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Battery Park City Broadsheet - News, Events, People in Lower Manhattan, Battery Park City, and New RECENT NEWS IN LOWER MANHATTAN

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Elected officials serving Lower Manhattan:

For a list of elected officials serving Lower Manhattan, including their addresses, phone numbers and e-mail addresses, click HERE.

Questions and Complaints:

Quality of Life Issues:

For municipal attention, call: 311

Resources are listed at:

Community Board 1:

There is a Quality of Life Committee and Committees for each Lower Manhattan district

(Battery Park City, Financial District, Tribeca, and the Seaport). 

Contact Information:

49-51 Chambers Street, Room 715, New York, NY 10007

Phone: 212-442-5050

Noah Pfefferblit, District Manager

Evan Lacher, Community Liaison

Lucy Acevedo, Community Coordinator

Diana Switaj, Land Use and Planning Consultant

Battery Park City Authority:

Dedicated email for community concerns:

phone: (212) 417-2000

One World Financial Center, 24 Floor, New York, NY 10280

Park Enforcement Patrol in Battery Park City:

For expedited attention, call: 212-417-3100

For police, fire, or medical emergencies, call: 911 

Construction and Traffic Updates:

World Trade Center:

For updates about the WTC construction, Fulton Street Transportation Hub, and more, 

click HERE.

Lower Manhattan Transit and Traffic Updates: HERE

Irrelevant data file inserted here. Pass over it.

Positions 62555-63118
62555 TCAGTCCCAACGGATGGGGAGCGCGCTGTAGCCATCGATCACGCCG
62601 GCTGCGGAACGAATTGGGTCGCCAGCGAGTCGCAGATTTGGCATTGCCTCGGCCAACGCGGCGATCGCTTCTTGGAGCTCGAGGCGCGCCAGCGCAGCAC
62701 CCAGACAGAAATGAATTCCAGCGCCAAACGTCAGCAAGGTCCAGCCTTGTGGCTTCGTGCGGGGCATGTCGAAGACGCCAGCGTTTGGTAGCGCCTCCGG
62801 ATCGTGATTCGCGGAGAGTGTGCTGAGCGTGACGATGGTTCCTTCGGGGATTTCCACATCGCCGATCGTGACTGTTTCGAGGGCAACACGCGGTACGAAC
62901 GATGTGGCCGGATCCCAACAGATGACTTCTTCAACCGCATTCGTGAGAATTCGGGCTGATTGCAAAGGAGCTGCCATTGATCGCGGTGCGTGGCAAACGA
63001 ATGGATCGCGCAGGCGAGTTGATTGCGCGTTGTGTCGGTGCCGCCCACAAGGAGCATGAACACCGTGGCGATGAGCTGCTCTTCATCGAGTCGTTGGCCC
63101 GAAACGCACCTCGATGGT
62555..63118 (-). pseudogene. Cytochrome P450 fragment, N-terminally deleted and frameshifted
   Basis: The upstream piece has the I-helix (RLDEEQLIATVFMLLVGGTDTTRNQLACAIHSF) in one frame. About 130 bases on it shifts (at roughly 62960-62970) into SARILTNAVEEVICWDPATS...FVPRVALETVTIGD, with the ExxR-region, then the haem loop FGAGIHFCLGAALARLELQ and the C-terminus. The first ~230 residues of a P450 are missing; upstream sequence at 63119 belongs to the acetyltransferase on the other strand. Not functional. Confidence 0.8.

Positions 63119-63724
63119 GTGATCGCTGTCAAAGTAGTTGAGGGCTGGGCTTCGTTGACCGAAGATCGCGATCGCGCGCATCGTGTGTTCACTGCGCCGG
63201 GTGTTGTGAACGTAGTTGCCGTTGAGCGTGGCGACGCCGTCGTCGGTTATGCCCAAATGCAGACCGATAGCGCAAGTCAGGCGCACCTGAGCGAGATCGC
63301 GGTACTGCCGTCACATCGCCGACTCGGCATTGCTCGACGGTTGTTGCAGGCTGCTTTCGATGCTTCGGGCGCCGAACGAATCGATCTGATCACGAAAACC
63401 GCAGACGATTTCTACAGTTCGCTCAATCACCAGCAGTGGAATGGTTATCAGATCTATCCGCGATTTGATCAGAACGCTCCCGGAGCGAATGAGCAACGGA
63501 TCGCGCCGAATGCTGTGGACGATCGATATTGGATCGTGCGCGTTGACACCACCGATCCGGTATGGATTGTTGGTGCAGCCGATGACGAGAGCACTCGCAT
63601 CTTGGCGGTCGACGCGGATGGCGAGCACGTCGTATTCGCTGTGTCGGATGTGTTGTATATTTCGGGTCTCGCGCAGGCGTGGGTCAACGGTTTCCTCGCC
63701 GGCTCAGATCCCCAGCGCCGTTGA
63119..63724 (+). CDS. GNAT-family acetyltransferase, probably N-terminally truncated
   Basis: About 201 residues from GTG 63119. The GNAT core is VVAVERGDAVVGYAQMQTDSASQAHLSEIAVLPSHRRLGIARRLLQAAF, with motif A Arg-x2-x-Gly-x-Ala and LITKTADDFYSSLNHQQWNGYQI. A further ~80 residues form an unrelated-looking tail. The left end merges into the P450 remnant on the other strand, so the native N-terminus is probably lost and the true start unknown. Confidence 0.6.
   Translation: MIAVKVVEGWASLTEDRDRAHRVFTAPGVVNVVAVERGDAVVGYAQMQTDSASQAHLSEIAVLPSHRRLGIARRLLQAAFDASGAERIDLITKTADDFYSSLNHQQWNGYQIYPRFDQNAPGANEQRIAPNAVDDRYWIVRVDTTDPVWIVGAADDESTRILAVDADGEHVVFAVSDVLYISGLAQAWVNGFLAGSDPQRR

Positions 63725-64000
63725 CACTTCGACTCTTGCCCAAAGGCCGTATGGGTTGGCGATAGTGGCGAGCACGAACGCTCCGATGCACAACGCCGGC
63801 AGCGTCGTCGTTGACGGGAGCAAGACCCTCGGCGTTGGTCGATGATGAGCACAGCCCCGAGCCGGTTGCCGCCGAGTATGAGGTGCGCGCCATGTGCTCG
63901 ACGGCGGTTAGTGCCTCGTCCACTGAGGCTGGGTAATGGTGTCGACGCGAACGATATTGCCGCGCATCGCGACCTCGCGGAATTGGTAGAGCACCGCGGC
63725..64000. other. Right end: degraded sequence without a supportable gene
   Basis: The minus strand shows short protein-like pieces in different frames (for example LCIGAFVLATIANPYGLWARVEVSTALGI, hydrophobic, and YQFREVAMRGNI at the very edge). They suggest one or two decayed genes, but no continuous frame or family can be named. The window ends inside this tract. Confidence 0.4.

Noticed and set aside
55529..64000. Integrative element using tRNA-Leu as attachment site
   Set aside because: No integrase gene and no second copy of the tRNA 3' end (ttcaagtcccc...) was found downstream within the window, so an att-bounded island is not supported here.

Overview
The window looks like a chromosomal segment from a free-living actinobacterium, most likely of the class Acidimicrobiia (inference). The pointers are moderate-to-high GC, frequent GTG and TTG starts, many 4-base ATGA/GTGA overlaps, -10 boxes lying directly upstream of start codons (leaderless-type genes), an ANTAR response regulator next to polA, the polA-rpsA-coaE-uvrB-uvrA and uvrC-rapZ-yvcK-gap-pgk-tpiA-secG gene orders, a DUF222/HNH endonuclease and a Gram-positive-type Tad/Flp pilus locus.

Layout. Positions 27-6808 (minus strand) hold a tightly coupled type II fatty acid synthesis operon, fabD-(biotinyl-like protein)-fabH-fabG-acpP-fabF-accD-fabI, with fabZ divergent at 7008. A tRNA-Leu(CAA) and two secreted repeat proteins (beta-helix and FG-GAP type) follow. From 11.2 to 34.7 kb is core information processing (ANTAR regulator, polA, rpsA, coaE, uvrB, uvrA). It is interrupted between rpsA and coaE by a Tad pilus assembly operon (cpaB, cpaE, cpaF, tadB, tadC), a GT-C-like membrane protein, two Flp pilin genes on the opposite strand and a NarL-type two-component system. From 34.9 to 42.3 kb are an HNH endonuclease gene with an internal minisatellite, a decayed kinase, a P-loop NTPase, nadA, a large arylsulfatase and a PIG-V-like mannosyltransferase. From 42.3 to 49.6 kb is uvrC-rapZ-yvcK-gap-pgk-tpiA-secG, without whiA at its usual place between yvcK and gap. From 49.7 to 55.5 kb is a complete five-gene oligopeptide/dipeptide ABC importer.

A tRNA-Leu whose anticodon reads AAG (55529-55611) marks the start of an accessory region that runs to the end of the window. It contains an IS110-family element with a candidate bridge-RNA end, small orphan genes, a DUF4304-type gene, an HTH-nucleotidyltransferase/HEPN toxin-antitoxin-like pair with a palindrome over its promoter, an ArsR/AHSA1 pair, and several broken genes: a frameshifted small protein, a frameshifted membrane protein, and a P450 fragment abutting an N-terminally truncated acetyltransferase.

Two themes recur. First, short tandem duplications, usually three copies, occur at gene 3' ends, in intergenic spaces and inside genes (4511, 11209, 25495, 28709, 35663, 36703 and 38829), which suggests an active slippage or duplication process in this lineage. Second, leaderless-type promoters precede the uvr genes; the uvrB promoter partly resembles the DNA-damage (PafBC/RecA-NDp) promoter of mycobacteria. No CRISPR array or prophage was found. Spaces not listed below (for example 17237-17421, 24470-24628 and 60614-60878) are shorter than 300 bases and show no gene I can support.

Department Of Transportation (DOT) Traffic Advisories: HERE 

Weekend Traffic Advisories: HERE


This list is a work in progress. Check back for periodic updates, and send us your suggestions. 

Eyes to the Sky, September 29 - October 3, 2014

Culmination: Mars, Antares, Crescent Moon Line-Up


Months of being captivated by the movement of celestial bodies in the southwest culminate as the red planet, Mars, rendezvouses with red star Antares. The two have been in close alignment for two days. An exquisite addition to the conjunction arrives today when Antares, Mars and the crescent moon stack up. Antares is first to set, at 9:14. Mars sets at 9:33 and moonset will be at 10:12. In tomorrow's sky, the moon is off to meet Sagittarius, leaving the red star and red planet to swing dance the rest of the week.

Note that the viewing window between when the objects become visible and before they set is short: sunset will be close to 6:40, twilight begins about half an hour later and nightfall around 8 o'clock. With rarely a clear view to the southwest horizon due to building density and light pollution, especially along the horizon, plan to find a vantage point that is relatively clear of obstruction and aim for close to 7:20 - 8:30 as an optimum timeframe.

Comparison between the red supergiant Antares and the Sun, shown as the tiny dot toward the upper right. The black circle is the size of the orbit of Mars. Arcturus is also included in the picture 

for size comparison.


Before Antares disappears until next spring, let's gaze at this, a "red supergiant" sun, with awareness of its astronomical nature and the wonder of its light reaching our naked eye from unimaginable distances. Antares is 500-600 light-years from Earth. One light-year is equal to 6 trillion miles. The red star, by some accounts, is 700 times our sun's diameter, visualized as larger than the orbit of Mars in our solar system. Compare the 365 days of a year on Earth, which is one orbit around the sun, to Mars' 687 days. To fill the breadth of either orbit with a great sun: what a meditation!

Judy Isacoff

photo by Robert Simko